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Polycom brings videoconferencing to iPad, Android tablets

The company hopes to make mobile videoconferencing easier for businesses through an application for the iPad and Android tablets.

Polycom engineer Sam Kennedy demonstrates the company's newly unveiled business-grade video conferencing application on the iPad 2.
Roger Cheng/CNET

Polycom today unveiled a new videoconferencing application, RealPresence Mobile, that will run on the iPad 2 and Android tablets.

The app runs on Polycom's RealPresence platform, which runs its standard videoconferencing rooms and terminals that include larger high-definition televisions and speaker systems. The idea is to encourage even more videoconferencing use by enabling the tablets to talk with the larger videoconference rooms.

Polycom is looking to play a bigger part in the white-hot mobile space, branching out from the videoconferencing rooms and audio equipment that make up its bread-and-butter business. Its main rival, Cisco Systems, has a number of desktop and mobile applications that enable videoconferencing as well. Polycom is hoping the ease of use of its application will give it an edge in this new market.

"It's one of the most significant growth opportunity of unified communication," Andy Miller Polycom told CNET.

Polycom is offering the application in Apple's App Store and Android Marketplace for free starting today. It will work on the iPad 2, the Motorola Xoom and Samsung Galaxy Tab 10.1, and will eventually expand to other tablets. Miller is scheduled to present the application during his keynote speech at the CTIA Enterprise & Application conference on Wednesday.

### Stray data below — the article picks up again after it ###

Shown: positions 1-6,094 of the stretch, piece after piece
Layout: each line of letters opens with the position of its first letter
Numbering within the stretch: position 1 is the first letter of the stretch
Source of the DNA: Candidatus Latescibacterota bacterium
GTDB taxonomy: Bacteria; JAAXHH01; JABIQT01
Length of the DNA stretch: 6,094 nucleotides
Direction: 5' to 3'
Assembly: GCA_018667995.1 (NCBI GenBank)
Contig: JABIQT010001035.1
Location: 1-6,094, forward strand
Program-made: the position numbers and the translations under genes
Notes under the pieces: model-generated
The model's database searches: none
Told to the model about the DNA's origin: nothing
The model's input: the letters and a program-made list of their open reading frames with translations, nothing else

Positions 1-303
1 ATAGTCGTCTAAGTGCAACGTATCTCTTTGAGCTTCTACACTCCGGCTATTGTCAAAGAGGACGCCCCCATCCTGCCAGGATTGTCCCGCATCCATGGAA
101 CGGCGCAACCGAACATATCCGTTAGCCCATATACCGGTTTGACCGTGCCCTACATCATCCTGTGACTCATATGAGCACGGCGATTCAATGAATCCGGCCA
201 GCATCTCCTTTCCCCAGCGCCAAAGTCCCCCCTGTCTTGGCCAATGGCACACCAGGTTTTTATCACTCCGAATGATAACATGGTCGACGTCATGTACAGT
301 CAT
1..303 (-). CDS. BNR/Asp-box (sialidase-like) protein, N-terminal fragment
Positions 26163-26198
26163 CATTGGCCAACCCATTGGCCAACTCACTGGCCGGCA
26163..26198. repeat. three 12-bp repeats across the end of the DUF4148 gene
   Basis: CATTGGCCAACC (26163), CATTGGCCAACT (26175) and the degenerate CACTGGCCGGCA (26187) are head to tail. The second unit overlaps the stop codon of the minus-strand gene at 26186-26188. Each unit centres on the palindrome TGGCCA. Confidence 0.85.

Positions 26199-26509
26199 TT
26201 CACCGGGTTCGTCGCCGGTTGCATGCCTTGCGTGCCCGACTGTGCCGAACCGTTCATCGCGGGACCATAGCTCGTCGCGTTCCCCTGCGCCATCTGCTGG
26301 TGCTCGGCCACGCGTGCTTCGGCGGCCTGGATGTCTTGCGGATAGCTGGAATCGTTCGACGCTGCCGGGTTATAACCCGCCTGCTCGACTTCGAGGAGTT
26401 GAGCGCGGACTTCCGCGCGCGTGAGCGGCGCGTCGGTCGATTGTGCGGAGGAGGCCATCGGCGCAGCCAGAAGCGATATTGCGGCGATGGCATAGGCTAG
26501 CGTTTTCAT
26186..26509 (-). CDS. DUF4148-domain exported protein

The app can connect up to 16 calls at once, although the screen can practically only support up to a dozen screens. It allows users to "swipe" in documents such as Powerpoint presentations and PDFs for everyone to view and discuss. The app can also use a virtual private network to create a secure line to a company.

Miller said Polycom holds an advantage over all of the alternatives. He said Cisco uses a proprietary technology that isn't as open as Polycom's service. Startup Vidyo also has its own mobile conferencing application, which Miller said doesn't satisfy "real-world needs." Skype, meanwhile, is a proprietary network for video communications. Polycom is aiming to get its app on as many devices as possible, with eventual work on the iPhone and smartphones.

Miller, however, added he is working with Apple and Skype to ensure that their disparate videoconferencing systems work with each other. He said he is in early discussion with Apple to potentially open up Facetime.

"I believe they do care," he said, adding that the two companies see the importance of cross-video conferencing in industries such as education and health care.

You can download the application and run basic video calls. But to get the full Polycom portfolio of services and features, a business will have to sign up for an account and assign it to an individual device.

Polycom plans to launch a marketing campaign to promote the app following the keynote presentation tomorrow.